This amazing new beehive design has now raised $15 million from crowdfunding in just two months

Stuart and Cedar Anderson.

When inventors Cedar Anderson and his father Stuart released their radical new design for a beehive on the crowdfunding platform Indiegogo in late February, they were hoping to raise $US70,000. When the campaign closes tonight, eight weeks later, it looks set to top a staggering $US12 million ($AU15.375 million).

The pair, from the hippie-tinged rainforest hinterland of Byron Bay on the NSW far north coast, spent more than a decade creating a brilliantly simple, yet game-changing system that allows beekeepers to harvest honey on tap, without disturbing the hive. The plastic honeycomb cells are cracked opened with a lever so honey drains down and out before the cells are reset, ready to be refilled. The method also saves hours of time and effort for beekeepers.

The global reaction has been astonishing, with more than 35,000 people investing in the FFlow Hive project, including 7000 buying the now sold out $US600 full beehive. Within three hours, they’d raised $US1 million. The project has become Indiegogo’s biggest ever crowdfunding project.

It’s been a busy month for Cedar, 34, a third generation beekeeper who became a father for the first time last month. He wasn’t expecting to have a son and did not have a name picked out, but resisted the temptation to call him Buzz.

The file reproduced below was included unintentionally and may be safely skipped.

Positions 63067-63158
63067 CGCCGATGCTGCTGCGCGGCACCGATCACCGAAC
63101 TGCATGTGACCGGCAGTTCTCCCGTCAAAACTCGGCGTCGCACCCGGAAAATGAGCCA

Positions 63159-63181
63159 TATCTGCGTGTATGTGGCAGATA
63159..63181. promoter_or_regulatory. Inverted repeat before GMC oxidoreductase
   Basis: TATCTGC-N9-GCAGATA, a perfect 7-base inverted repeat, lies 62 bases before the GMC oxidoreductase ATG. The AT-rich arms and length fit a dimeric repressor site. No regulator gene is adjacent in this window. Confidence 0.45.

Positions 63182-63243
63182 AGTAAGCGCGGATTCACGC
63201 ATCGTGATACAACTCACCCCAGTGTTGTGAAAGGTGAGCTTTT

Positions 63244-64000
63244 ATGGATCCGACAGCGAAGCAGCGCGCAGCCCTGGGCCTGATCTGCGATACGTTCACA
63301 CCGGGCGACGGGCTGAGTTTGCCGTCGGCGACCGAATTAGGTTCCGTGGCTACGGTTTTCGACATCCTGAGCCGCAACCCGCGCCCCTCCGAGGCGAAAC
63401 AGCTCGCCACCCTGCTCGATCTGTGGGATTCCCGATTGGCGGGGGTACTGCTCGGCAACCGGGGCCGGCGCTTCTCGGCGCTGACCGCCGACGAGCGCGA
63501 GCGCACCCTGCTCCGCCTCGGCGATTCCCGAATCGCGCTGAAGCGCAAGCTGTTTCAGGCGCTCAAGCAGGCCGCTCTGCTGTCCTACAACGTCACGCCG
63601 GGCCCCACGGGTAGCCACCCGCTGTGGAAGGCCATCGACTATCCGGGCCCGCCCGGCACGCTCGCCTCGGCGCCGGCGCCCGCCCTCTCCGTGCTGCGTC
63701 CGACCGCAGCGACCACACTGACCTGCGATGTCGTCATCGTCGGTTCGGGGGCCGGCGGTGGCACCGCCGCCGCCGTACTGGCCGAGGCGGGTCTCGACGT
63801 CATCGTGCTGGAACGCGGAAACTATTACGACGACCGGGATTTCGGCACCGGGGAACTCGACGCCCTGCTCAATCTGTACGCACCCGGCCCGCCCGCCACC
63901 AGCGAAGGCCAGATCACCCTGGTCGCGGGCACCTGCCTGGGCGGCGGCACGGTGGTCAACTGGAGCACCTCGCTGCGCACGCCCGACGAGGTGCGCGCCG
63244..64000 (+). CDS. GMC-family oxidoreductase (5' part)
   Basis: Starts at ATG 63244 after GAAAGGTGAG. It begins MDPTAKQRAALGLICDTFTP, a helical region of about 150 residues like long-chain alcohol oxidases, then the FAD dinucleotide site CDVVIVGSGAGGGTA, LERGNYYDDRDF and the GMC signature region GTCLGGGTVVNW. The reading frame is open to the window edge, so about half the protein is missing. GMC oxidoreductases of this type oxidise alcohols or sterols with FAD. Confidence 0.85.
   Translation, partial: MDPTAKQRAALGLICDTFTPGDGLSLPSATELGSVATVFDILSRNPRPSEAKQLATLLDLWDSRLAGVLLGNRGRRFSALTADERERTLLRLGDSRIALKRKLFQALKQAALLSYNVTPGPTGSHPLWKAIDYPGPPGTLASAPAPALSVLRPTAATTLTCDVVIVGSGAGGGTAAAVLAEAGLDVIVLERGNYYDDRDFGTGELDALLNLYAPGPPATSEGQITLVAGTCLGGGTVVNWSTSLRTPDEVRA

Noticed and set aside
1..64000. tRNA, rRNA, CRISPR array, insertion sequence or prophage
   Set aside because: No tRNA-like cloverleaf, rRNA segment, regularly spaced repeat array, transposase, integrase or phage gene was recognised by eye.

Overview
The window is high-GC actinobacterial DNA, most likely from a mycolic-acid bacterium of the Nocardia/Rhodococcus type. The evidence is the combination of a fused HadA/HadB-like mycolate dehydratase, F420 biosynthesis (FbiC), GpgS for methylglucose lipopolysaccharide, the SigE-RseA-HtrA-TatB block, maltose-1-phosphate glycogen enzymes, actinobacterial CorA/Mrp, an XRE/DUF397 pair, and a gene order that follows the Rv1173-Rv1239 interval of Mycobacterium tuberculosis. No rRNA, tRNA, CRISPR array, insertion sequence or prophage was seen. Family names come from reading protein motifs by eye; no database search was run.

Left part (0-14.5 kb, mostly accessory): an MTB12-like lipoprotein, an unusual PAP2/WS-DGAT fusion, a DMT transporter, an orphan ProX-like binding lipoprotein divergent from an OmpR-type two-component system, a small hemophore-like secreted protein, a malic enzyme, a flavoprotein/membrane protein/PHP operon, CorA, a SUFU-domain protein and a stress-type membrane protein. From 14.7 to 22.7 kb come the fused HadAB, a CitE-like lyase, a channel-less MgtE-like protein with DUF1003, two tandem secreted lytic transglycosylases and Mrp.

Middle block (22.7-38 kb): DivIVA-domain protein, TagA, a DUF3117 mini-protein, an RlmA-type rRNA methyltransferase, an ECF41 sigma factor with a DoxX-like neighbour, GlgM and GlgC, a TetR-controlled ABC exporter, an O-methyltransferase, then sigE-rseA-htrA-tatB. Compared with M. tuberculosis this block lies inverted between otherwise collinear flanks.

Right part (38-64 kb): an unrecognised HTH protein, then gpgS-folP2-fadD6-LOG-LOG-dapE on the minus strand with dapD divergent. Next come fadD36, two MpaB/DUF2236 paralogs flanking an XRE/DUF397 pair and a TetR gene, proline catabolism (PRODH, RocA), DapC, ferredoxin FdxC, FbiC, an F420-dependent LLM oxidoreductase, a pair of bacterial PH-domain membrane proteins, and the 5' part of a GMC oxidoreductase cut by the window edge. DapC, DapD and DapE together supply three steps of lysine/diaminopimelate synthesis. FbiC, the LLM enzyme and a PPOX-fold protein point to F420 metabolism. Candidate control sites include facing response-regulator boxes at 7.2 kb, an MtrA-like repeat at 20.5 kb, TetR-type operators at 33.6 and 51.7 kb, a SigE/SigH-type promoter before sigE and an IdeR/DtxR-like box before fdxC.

Cedar Anderson says the last two months have seen their wildest hopes and dreams come true.

“We are humbled by the amazing community that has grown so quickly around our invention,” he said.

“Our vision of a worldwide community of beekeepers using our invention and united by a love of bees and a deeper appreciation of the natural world is no longer just an idea.”

He estimates that around 50% of the people investing in the Flow Hive are new to the hobby.

“We think beekeeping fosters a deeper appreciation of the interconnected matrix of life we are all a part of,” Cedar said

The pressure is now on the pair to complete the orders, which are being built in Brisbane, and ship them worldwide. Production is now expected to continue through to 2016 and the Andersons are also working on building an online beekeeping community around the owners of Flow Hives.

Once the crowdfunding production is complete, they plan to offer the Flow Hive for general sale.

The campaign closes tonight.